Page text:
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The Camel Architecture

Years ago, back in college, a teacher of mine defined “Camel Architecture” as a “horse designed by the collective”. It was kind of funny but my teacher was not joking. As students we had to do everything: sketches, design, drawings, model, and depending on how advanced we are in the career we also have to calculate structure, electrical installations, etc. In technology as well as traditional architecture a single individual may wear several hats. This condition is primarily determined by the size of the project or the size of the company. The smaller is the company or the project the more likely we will see one person taking care of everything.

In a large project or a large company responsibilities are often times split among several people: the team. When roles and responsibilities are properly defined, one person will take care of the horse’s head, another will deal with the legs, and other members will focus on other parts. Now, this is in the ideal world. In reality the larger the team or the company is, the bigger is the chance that the horse will look like a camel.

In a table full of professionals that have been tasked with designing a horse, the number one goal is to agree on what a horse is. There are two implicit goals here: the number one is to achieve agreement; and the second it to define the horse. When roles, responsibilities and areas of expertise are well delimited, it is easier to reach consensus in a group. The lack of this delimitation will make more difficult to focus on the subject instead of focusing on avoiding conflicts.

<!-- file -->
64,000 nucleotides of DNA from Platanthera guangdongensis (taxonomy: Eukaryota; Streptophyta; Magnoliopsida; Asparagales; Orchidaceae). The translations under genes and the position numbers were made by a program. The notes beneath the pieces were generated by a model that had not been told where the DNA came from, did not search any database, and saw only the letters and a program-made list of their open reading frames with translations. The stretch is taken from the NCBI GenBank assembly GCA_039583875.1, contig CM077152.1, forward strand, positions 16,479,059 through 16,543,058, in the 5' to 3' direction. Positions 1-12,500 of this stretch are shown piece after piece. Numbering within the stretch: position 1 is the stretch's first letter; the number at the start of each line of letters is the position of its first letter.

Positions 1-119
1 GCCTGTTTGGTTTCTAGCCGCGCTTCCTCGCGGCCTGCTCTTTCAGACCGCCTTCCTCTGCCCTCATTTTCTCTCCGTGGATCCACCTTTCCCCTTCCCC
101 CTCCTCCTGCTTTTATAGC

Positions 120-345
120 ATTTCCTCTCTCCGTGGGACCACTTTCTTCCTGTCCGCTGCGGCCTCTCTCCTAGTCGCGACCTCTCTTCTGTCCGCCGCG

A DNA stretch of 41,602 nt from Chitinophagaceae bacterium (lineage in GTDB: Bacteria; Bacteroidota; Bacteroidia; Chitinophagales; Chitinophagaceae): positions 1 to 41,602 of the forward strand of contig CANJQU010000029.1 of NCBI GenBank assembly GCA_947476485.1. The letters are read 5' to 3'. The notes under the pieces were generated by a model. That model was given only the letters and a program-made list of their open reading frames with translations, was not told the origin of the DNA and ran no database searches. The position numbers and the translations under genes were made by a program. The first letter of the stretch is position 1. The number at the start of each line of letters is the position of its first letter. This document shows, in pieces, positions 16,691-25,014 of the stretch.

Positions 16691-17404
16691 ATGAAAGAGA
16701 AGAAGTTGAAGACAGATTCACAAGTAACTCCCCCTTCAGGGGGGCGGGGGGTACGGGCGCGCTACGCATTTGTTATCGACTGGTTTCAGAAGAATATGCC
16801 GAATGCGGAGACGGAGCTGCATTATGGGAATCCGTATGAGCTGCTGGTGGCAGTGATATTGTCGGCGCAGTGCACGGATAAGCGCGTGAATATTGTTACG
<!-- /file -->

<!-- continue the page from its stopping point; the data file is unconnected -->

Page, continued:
Architecture is a discipline in which complex ideas can always be expressed in simple words. It must be understood by everyone. The downside of this beautiful quality is that everyone who is not an architect might have an opinion in architecture matters. An architect might say: the concept of the building is going to be a horse. Everybody has an idea of what a horse looks like but when it comes to define ‘the specific horse’ we sometimes might see significant variations from one person to another.

If we were to design a building with the form of a horse, we may have the owner requesting the head to be smaller; structural engineer may demand the legs to be longer with big feet; the financial guy may remind us to add more room in the back to make more money; the long tail might be a liability issue if it breaks so if have to be shorten. Everyone will have a unique perspective of the same reality and as you can see little by little the collective could turn a horse into a camel through consensus.

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